Could Your Town Explode?
Anna Baburkina via Shutterstock.com
Thousands of chemical facilities are located in small towns, rural villages and urban areas nationwide.
Sept. 22, 2011 --
After 26 months in an Iranian prison, held on charges of espionage and trespassing, Americans Shane Bauer and Josh Fattal arrived in Oman, freed after what started as a hiking trip and turned into an international incident. Upon their arrival, they were joined by family members as well as Sarah Shourd, a fellow traveler who had previously been released. The Iranian government jailed them on charges of crossing the border into Iran as they were traveling through a relatively safe region of northern Iraq, an accusation the trio flatly rejects. Furthermore, Iranian officials accused Bauer, Fattal and Shourd of infiltrating their nation as agents of the U.S. government. The hikers and the U.S. government also roundly deny the spy charges. Did the hikers choose a dangerous part of the world to go on vacation? No doubt about it. Although the hiking trio is by no means responsible for the ordeal they suffered, Iraq, even within the relatively calm Kurdish region to the north, can be a dangerous place for travelers. But it's not the only high-risk vacation destination that lures adventurous travelers.
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What did you do over your summer vacation? For most college-age students, the answer usually involves summer classes, an internship or maybe a road trip. But that wasn't enough for 21-year-old University of California-Los Angeles student Chris Jeon. After an internship with BlackRock, an asset management firm, Jeon journeyed to Libya after flying into Egypt from his L.A. home during intense fighting between Libyan rebels and the forces loyal to fugitive Libyan leader Muammar Gaddafi. For the truly immersive experience, Jeon didn't simply lounge around a ritzy hotel far removed from the fighting. Rather, Jeon, who could not speak a word of Arabic, joined up with the rebels. For their part, the rebels have welcomed him, and even gave him an Arabic nickname: Ahmed El Maghrabi Saidi Barga, a compilation of names of local tribes and areas.
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Nestled between India and China, this little-known tropical getaway offers pristine jungles, scenic mountain views and white-sand beaches. There is one drawback, however. This otherwise inviting landscape is also home to one of the most brutal and enduring authoritarian regimes to carry over from the 20th century. Burma, also known as Myanmar, was ruled by a brutal military junta from 1962 until 2010. Last year, Burma held an election, widely considered to have been fraudulent and undermined by corruption, to produce its first elected leader in also 50 years. Even with the superficial transition to democracy, the Burmese leadership is considered among the most corrupt and repressive governments in the world. Political oppression and an abysmal human rights record haven't stopped hundreds of thousands of tourists from venturing into the Southeast Asian nation.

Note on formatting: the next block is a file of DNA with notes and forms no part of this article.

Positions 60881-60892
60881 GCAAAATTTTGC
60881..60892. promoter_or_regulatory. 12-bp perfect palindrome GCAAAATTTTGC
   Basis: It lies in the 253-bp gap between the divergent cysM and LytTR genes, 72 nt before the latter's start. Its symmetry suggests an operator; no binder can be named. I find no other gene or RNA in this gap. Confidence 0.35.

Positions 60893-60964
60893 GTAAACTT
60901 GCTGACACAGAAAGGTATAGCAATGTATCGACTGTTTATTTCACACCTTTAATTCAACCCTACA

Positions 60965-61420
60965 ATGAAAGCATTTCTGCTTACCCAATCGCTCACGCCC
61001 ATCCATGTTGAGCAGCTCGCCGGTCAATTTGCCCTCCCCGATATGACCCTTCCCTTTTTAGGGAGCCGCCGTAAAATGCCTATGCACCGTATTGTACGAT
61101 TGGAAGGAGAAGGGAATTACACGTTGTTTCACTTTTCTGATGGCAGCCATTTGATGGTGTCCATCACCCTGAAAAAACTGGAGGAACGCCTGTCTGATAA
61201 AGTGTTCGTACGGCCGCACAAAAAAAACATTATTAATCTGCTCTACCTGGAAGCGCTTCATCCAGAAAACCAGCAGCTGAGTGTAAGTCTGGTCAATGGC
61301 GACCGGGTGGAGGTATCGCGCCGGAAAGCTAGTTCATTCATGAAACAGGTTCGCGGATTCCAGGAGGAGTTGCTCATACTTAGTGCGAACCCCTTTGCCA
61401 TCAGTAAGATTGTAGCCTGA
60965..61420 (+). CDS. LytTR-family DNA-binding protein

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For a country that has been compared to Mordor, it's no surprise that American tourists are few and far between. But there are those who venture into the Hermit Kingdom; some 2,000 Westerners visit every year. Contrary to popular belief, Americans can legally travel to North Korea, though proper documentation is required from the North Korean government and those who enter the country without it do so at their own risk. According to the U.S. State Department, punishment for an offense could include heavy fines and prison sentences that include hard labor. Tourists who are welcomed, however, won't find the full resort experience when they arrive. Their whereabouts will be closely followed and each group has state-appointed attendants to ensure no tourist strays from the group.
For decades, cities in Mexico like Acapulco and Tijuana, border towns easily accessible to Americans in the southwestern United States, were synonymous with tequila-fueled revelry south of the border. Now, however, these once-vibrant tourist towns have a different reputation entirely. With escalating violence among Mexico's powerful drug cartels, these cities have lost their allure to most -- but not all -- American tourists. While tourism has taken a hit as a result of the violence that claimed nearly 40,000 lives in the past five years, vacationers looking for more than a little R&R are still flocking to these destinations despite the danger. This isn't to say all of Mexico is dangerous for tourists, of course. The U.S. State Department this year issued a travel advisory singled out the following states: Tamaulipas and Michoacán, as well as parts of Sonora, Chihuahua, Coahuila, Sinaloa, Durango, Zacatecas, San Luis Potosi and Jalisco.